The US Geostationary Operational Environmental Satellite (GOES) collects data and monitors weather events, but it needs a check-up on its own temperature. It has been reported that there are problems with the cooling system of the GOES‑17 satellite, which is interfering with its infrared observations. This could affect the satellite’s ability to provide accurate weather forecasting data.
Vietnam’s proposed cybersecurity law is creating concerns in the US. Vietnam’s cybersecurity law would ban anti-government propaganda and implement a new data localisation rule that would require any data collected about Vietnamese citizens to be stored and processed locally. Data localisation rules are controversial—those against data localisationsee it as a barrier to the free flow of information. But those who support data localisation, such as China and Russia, see it as a way of making foreign companies comply with local data laws.
Banks continue to be an attractive target for cyberattacks because hackers can cause severe financial damage. Recently, Dutch bank ABN Amro was subject to a large DDoS attack that caused its website server to slow. Bangladesh’s central bank lost about $80 million in a cyberattack, with the stolen money reportedly being transferred to the Philippines. American financial service industry leaders point the finger at the lack of IT professionals in the banking sector, and the lack of coordination between the government and private sector, as factors that leave banks vulnerable to cyberattacks.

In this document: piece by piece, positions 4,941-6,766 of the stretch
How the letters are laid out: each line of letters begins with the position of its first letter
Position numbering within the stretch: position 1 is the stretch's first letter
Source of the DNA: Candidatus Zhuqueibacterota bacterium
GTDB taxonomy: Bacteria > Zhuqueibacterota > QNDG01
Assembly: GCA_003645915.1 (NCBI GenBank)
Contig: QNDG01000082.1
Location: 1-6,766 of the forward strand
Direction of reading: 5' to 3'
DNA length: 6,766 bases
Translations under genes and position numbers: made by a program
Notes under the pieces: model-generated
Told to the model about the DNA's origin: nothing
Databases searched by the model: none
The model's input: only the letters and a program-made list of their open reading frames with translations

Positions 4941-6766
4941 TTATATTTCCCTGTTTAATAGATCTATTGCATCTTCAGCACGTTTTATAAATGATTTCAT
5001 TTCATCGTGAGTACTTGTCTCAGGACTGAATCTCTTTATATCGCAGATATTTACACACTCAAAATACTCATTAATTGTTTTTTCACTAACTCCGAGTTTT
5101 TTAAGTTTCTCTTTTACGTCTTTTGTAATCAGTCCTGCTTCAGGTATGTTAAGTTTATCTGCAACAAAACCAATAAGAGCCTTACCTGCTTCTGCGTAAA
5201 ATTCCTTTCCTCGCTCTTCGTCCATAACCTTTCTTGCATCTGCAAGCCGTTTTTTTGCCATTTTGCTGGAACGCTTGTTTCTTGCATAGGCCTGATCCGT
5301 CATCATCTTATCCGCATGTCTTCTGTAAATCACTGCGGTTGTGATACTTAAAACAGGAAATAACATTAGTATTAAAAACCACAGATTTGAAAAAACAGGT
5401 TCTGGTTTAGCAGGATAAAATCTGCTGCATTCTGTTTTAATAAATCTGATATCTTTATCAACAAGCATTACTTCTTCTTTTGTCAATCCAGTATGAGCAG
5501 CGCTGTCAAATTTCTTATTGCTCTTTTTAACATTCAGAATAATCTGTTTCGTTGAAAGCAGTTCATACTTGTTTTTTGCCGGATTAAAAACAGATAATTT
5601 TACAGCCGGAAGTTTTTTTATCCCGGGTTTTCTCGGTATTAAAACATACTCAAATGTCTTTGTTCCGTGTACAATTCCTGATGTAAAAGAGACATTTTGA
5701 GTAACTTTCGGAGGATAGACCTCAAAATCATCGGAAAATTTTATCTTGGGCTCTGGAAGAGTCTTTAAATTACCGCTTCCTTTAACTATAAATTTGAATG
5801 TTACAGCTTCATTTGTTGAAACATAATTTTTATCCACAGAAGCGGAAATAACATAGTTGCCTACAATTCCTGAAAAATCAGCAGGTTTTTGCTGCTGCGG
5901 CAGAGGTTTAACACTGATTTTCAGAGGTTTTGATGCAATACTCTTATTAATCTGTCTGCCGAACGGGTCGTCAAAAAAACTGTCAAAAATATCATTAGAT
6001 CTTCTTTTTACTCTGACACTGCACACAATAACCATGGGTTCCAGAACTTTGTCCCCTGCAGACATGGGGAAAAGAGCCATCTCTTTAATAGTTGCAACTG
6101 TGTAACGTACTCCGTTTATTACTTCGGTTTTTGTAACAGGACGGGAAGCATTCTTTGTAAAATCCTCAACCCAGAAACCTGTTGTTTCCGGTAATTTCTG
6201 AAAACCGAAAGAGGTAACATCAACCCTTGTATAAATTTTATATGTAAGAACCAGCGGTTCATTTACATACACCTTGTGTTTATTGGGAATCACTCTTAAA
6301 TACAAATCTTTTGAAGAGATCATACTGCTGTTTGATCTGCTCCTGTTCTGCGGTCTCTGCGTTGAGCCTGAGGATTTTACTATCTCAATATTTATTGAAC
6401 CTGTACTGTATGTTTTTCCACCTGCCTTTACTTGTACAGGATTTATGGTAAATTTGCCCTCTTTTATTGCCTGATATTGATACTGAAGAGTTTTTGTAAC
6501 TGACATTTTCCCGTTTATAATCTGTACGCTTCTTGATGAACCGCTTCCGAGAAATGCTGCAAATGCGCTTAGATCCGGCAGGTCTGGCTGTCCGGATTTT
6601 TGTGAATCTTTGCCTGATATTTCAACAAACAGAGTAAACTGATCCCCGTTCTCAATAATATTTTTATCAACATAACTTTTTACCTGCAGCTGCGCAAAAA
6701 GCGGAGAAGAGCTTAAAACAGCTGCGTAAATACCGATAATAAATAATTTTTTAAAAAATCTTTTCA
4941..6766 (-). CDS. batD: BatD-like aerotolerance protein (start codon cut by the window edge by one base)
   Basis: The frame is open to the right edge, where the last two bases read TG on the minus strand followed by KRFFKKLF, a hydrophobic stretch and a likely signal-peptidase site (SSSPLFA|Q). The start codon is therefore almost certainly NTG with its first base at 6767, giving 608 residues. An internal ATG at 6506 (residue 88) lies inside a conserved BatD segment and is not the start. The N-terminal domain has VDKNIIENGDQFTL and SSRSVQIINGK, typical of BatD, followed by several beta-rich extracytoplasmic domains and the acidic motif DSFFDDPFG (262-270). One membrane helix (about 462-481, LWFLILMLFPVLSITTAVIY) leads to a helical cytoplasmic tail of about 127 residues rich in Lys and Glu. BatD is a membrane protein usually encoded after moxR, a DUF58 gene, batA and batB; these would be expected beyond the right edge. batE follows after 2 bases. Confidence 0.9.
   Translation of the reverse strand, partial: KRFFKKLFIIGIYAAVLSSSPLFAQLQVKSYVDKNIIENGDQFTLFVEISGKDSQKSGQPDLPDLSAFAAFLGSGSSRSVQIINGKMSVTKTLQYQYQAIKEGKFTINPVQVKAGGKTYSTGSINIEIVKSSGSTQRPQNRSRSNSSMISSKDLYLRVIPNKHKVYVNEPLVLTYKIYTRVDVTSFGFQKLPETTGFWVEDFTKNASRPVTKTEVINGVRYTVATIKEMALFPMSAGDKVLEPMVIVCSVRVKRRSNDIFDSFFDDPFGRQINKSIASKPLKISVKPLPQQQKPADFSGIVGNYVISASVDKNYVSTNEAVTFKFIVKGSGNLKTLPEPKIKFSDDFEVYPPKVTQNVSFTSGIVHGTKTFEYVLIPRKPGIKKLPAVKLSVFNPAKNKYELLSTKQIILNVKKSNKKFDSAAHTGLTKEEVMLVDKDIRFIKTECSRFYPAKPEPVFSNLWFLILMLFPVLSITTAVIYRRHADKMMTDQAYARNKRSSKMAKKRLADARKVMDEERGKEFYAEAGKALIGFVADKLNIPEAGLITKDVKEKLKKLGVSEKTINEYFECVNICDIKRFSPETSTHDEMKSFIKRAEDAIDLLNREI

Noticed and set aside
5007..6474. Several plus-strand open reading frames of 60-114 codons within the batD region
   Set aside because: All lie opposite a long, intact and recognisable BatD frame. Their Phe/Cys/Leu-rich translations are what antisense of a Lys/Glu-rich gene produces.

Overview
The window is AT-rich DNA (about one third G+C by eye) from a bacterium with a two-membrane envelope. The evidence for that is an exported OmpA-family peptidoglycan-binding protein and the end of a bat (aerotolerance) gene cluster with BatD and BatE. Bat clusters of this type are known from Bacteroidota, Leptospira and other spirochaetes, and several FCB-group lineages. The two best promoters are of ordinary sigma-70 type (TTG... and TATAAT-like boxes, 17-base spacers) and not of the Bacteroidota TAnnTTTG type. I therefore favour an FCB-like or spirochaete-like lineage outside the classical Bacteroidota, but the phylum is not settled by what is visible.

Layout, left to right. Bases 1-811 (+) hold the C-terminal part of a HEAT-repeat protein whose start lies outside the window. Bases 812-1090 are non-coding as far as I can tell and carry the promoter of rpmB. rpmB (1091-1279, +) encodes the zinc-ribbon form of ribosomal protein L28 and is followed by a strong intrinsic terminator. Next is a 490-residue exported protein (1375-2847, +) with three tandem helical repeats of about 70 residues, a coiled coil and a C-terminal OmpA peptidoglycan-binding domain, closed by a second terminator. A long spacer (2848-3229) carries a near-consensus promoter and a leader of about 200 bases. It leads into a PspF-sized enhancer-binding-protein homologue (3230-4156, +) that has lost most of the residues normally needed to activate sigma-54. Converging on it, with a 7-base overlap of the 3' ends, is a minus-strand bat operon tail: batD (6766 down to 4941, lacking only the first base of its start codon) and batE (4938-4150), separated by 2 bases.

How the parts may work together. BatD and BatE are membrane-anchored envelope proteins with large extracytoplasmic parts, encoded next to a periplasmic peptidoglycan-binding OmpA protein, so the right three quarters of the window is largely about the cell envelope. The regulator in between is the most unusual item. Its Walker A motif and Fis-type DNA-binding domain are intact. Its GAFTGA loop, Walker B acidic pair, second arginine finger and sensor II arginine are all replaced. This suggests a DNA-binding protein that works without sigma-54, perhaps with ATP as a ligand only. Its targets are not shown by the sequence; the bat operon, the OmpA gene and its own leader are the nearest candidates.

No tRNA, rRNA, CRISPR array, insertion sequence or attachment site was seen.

Telecommunications infrastructure provider Cisco said that Russia could be preparing to launch a massive cyberattack against Ukraine. According to the company, at least 500,000 Ukrainian routers had been compromised. Though cyberattack attributionis notoriously difficult and rarely certain, Cisco says it is highly probable Russia is behind the router compromise. Since the Crimea invasion in 2014, Russia has been blamed for repeated cyberattacks against Ukraine.